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  • Red Nichols, Holstorian

Post 67: The Restoration Period

Updated: Aug 10

Or it could have been called, 'S.O.H' -- Save our Holster. There is quite a large difference between refinishing a holster, which is what I'll speak of here; and repairing a holster or truly restoring a holster. These last two I might leave for another time. And then there are the unsalvageable and mustn't be touched for any of that: those with 'red rot'; this began in the tannery and there is no cure.


This is the holster set that's had its pics sent along to me by my friend Mike Wood at RevolverGuy.Com



It's a Coupeville WA mark so made 1980 to 200 when the operation was shifted out of California, likely to escape the lawsuits that were prevalent against makers of police equipment because holsters aren't really 'riot proof' and shouldn't be, either.


VERY easy to make this nice again yet without addressing any underlying defects in the leather itself. It's just mold. A sponge, warm water and a bit of dishwashing soap or use saddle soap if your'e a purist -- and rub it off. Notice I didn't say 'wash it off' which implies one would use lots of water. Don't use lots of water :-). A wetted sponge, in the warm water which is for the soap not for the leather, then rub it off. Out in a desert somewhere? Just use a shoe brush on it, followed by a teeshirt.



If one were a pro then one would vat dye the holster again, in black dye by Fiebings. If you're not a pro don't bother with the dye, you won't need it. Using it just satisfies a tickle we makers have (those who vat dye that is). Sparks:



So buy a small bottle of Fiebing's 'Tan-Kote'. On the forums I've frequented over the last decade I've encountered many a 'home remedy' for refinishing leather and, fair enough, these chaps really, really believe in their method. But this is a FACTORY method so proven over millions of holsters, not the one old belt passed down from grampa. Who was a dear (mine were anyway).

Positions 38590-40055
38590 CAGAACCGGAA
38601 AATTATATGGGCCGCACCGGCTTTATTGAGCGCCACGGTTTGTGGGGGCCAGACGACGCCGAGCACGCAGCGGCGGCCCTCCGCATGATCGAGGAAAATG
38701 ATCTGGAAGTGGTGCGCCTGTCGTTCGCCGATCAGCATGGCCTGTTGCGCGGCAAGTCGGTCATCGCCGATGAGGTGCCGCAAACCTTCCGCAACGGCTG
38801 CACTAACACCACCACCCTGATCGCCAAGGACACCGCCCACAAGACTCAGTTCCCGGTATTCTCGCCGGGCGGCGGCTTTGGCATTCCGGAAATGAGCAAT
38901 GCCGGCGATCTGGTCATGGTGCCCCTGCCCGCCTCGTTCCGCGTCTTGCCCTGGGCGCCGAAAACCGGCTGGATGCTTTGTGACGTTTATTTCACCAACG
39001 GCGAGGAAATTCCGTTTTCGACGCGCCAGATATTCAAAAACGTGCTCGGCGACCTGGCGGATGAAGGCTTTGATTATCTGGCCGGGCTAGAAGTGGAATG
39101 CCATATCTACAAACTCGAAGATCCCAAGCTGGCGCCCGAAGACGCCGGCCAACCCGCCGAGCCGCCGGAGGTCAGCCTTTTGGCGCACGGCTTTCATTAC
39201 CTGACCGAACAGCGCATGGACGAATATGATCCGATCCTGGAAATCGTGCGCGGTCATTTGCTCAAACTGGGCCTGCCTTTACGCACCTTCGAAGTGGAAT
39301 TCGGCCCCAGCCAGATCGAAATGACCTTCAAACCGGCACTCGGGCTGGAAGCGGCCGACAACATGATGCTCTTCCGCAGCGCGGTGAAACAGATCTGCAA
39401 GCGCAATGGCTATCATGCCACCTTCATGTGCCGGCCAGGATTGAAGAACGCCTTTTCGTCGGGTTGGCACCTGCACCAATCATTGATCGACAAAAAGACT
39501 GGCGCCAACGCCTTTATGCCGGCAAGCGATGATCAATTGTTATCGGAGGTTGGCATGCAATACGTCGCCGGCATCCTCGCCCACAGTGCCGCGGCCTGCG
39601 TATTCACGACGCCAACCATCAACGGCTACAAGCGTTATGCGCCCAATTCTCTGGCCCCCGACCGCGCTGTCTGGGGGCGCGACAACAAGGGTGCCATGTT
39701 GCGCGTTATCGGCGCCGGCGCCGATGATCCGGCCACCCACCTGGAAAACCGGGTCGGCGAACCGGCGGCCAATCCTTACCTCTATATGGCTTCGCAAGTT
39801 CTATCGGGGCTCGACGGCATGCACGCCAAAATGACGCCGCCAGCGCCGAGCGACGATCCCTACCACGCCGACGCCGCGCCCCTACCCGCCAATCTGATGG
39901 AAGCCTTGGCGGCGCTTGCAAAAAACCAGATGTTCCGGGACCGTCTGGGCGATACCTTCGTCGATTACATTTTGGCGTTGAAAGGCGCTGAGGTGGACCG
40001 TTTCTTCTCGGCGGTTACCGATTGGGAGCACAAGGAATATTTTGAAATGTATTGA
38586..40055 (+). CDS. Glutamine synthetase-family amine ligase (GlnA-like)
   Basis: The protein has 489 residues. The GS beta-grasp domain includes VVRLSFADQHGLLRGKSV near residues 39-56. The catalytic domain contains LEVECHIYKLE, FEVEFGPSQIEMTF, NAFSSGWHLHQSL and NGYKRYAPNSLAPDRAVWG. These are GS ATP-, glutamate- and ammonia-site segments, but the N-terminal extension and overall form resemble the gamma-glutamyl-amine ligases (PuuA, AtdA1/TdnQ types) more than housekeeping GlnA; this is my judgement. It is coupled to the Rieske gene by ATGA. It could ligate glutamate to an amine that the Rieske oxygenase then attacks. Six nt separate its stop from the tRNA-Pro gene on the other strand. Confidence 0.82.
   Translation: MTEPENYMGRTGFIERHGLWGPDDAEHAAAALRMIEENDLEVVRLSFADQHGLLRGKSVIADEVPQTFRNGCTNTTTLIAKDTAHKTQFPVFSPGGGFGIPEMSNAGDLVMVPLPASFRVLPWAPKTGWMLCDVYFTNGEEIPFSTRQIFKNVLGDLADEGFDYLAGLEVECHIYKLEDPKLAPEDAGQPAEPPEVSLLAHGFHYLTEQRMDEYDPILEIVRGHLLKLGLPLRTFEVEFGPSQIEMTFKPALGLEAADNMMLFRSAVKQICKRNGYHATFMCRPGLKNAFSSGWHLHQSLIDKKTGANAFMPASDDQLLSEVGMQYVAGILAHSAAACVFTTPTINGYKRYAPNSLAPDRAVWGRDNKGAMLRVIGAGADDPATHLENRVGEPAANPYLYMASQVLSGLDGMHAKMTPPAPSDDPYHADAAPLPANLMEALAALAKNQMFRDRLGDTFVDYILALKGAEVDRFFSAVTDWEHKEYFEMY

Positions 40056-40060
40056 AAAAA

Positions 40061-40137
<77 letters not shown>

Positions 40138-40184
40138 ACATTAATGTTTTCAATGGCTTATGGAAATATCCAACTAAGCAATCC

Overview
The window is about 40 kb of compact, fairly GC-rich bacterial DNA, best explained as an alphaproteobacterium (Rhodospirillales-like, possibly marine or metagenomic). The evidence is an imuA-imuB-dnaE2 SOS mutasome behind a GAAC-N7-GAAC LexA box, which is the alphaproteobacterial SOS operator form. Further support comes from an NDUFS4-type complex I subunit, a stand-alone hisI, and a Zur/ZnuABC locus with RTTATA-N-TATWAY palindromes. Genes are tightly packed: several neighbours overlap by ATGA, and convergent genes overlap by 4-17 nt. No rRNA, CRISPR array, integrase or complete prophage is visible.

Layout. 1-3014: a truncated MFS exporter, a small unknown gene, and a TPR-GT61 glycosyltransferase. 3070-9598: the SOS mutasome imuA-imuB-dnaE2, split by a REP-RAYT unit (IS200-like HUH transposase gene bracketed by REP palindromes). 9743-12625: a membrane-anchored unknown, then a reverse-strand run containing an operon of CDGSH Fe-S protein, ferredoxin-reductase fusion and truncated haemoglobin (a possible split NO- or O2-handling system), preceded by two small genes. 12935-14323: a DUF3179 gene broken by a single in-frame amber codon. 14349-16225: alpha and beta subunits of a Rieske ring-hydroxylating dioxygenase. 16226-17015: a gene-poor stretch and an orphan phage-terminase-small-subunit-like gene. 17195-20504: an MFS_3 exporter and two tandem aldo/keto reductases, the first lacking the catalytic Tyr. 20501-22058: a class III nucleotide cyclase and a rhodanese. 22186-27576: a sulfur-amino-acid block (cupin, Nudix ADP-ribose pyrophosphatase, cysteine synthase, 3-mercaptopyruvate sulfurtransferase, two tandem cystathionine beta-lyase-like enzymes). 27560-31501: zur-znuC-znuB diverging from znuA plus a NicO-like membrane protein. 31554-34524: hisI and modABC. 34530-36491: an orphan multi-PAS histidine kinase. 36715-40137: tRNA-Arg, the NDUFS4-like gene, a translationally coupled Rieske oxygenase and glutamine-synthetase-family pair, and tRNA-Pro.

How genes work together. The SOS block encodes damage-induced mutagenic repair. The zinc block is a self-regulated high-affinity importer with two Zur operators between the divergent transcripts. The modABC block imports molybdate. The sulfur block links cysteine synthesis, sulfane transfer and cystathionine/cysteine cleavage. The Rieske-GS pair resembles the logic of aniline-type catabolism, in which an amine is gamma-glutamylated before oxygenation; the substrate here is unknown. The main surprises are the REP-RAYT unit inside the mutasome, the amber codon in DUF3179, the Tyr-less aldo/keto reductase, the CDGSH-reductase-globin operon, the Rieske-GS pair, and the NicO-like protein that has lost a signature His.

Get, or use, a pad of real sheepskin, ideally not the electrified kind (where the wool is straightened). A low, curly pile is ideal. I've been known to sacrifice old Ugg boots to these projects! A bit of the TanKote on the pad, rub it in briskly but stop when you see it drying. It contains a lacquer so you will need to stop fairly quickly, and let it dry.



Give it an hour, while you pop down to your shoe repair shop (we have these here, but they don't sell what I'm going to tell you to buy at yours in America) for a can of spray lacquer in black color. This is NOT a paint and it is NOT what's used on upholstery especially vinyl. It dyes and colors at the same time; meaning it penetrates and it flex over time, too. The 'correct' such lacquer will smell quite like hair spray; if it smells disgustingly like something else then it is a paint for vinyl; don't use it.



Now that hour is over, ideally in a warm room, take the holster out to your two car garage or out on to the patio, and you'll spray the holster in a way that you don't now color your wife's sewing table. Or you're a dead man and I won't send flowers. It's not to be applied heavily, but neither is it to be fogged on like hair spray. Do the backside first so you can turn it over almost immediately because lacquer dries THAT fast, and you can spray the frontside. Pay attention to the edges, too?



How long does it need to dry? Well if you've put it on heavily then you'll get runs and you dare not touch the darned thing for hours. But if you've put it on to barely give you the black color and sheen you find acceptable, then you can handle it in 15 minutes and you can wear it in an hour. Ideally you just don't rush things and you wear it tomorrow :-).



The process for brown is the same except you'll use a clear (not a brown!) lacquer. With brown you're going to get, what you're going to get, in the way of an even, delightful color after applying the Tan Kote; but no better. Reapply the Tan Kote more than a second time at your peril.



The Hoyt above was refinished in just this way; it's a Costa Mesa make and has the weird basketweave pattern that Dick Hoyt himself used from Los Angeles onwards.


One can apply clear shoe polish in the future; NEVER use black or colored shoe polish, it rubs off on light colored clothing.



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